The internet of things is set to grow exponentially in the coming years. But the availability of a large number of decentralized networks is creating related challenges that need addressing:

• Interoperability: is a key IoT issue. Currently, several protocols are used to connect devices and there is no single platform that can link all devices irrespective of their manufacturer.

• Security: centralized networks require extra protection, as both data and the server storing it can be targeted. Control servers at the heart of networks are particularly vulnerable as they represent single points of failure.

One way of overcoming the burden of high infrastructure and maintenance costs associated with centralized networks is achieved by enabling IoT interface with decentralized (e.g. blockchain-agnostic) networks.

RIDDLE&CODE has developed a robust solution for this challenge: RIDDLE&CODE combines blockchain with cryptography to generate a tamper-proof digital identity for all connected physical objects. Such identity is a cure that guarantees further ability to build secure and reliable IoT models.

How does RIDDLE&CODES’s secure IoT network operates?

RIDDLE&CODE solution utilizes the blockchain technology to create a unique identity to a connected device. It then uses the blockchain technology again to provide a platform where connected devices communicate and transact with each other autonomously and securely. The unique identities of connected devices ensure that they are 'held accountable' for their actions. This approach works as follows:

RIDDLE&CODE assigns a hardware-based digital identity to all devices by equipping them with a highly secure cryptochip which stores all information about its carrier's digital identity 'off-the-bus', i.e. on the chip itself. The chip enables the device to become a 'node' and to autonomously communicate with the blockchain.

With every legitimate node then being registered on the blockchain, devices can easily identify and authenticate each other for various activities, e.g. sending and receiving data, transferring tokenized assets, etc., M2M, i.e., circumventing intermediation by the central server. This enables a decentralized, globally distributed and scalable network to support billions of devices without the need to commit additional resources.

The following step-by-step process explains how the solution developed by RIDDLE&CODE overcomes the challenges associated with expansion of IoT in the context of centralized networks: security, interoperability and maintenance. RIDDLE&CODE’s approach also provides foundation for future large-scale IoT deployments.

How to set up a secure IoT decentralized network between hardware devices using RIDDLE&CODE hardware and software solutions

Step 1: customer order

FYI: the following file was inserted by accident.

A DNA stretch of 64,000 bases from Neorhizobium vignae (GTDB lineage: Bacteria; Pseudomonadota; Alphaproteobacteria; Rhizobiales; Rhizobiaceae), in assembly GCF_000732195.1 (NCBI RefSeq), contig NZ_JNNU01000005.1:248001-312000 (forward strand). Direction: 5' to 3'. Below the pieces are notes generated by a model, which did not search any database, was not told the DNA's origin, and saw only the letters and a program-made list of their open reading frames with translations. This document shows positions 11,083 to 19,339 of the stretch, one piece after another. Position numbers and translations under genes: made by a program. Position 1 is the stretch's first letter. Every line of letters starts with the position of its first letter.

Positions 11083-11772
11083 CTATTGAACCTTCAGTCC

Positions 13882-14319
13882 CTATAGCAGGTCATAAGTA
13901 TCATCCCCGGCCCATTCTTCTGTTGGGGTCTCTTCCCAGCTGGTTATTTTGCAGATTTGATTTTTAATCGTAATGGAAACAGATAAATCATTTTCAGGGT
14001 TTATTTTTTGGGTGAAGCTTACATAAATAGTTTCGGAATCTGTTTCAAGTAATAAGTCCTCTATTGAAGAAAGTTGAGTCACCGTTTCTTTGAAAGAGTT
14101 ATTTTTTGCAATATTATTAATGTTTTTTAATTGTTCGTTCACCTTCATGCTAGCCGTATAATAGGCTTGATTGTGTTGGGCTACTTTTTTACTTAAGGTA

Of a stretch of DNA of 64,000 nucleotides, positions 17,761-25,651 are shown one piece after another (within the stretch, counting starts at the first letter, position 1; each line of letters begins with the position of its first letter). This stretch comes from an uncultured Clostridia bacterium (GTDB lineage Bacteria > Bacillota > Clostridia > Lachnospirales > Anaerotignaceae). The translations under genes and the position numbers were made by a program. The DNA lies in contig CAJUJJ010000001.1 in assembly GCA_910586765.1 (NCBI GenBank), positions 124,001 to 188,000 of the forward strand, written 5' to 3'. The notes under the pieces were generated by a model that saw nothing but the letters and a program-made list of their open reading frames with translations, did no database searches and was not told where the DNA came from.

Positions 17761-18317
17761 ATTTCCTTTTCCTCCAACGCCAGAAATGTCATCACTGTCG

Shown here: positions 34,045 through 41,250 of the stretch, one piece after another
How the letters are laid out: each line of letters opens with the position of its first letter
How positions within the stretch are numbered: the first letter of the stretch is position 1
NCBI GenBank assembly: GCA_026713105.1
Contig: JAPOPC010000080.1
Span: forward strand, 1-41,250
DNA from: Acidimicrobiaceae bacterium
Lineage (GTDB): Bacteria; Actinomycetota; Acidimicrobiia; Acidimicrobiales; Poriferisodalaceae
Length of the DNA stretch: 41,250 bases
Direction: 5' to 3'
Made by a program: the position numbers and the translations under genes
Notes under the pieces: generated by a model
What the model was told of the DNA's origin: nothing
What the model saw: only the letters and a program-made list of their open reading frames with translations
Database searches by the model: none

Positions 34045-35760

Customer orders a required number of chips based on a number of IoT devices to be connected

Step 2: production of chips
Production involves loading the firmware into the chips, followed by provisioning and attestation (see steps 3.1 to 3.3 below)

Step 3.1: loading firmware
RIDDLE&CODE produces chips by equipping them with the firmware combining 5 application programming interfaces (APIs) (Crypto Chip, Blockchain, NFC, BLE and Web) which is 100% Arduino IDE compatible. This provides a gateway to crypto and blockchain technology and optimizes the use of developers’ time in customizing the chip to specific customers requirements.

Step 3.2: provisioning
Provisioning of the chips is a process whereby the chip runs the Elliptic Curve Cryptography (ECC) algorithm for the first time and creates an asymmetric key pair (public and private). 

RIDDLE&CODE’s strength is in ensuring that private key remains truly private. This is achieved as follows: the creation of the keys (provisioning) requires no human intervention whatsoever. The storage is 'off-the-bus', i.e. on the chip itself. This way, the private key remains unknown to anyone, including RIDDLE&CODE.

Step 3.3: attestation
Attestation immediately follows provisioning. This process consists of creating a new transaction (writing into the blockchain) and registering the device with its public key.

The attestation also includes calibration to any smart contract (self-executing code) set up between the parties.

Step 4: embed chips into connected devices
Provisioned and attested chips are then sent to the customer to be embedded into the connected devices: sensors, cars, machines etc.

Step 5: validation
Once the connected devices are deployed in the network, RIDDLE&CODE periodically runs a validation process to check that none of the objects have being tampered with. 

In order to perform the validation, the connected devices send a request to RIDDLE&CODE’s BigchainDB instance through our Web API. 

Step 6: communication of IoT devices on blockchain
Once the device has been validated, it has a unique identity, allowing it to safely store information and exchange it in a secure way with other connected devices on the blockchain network.


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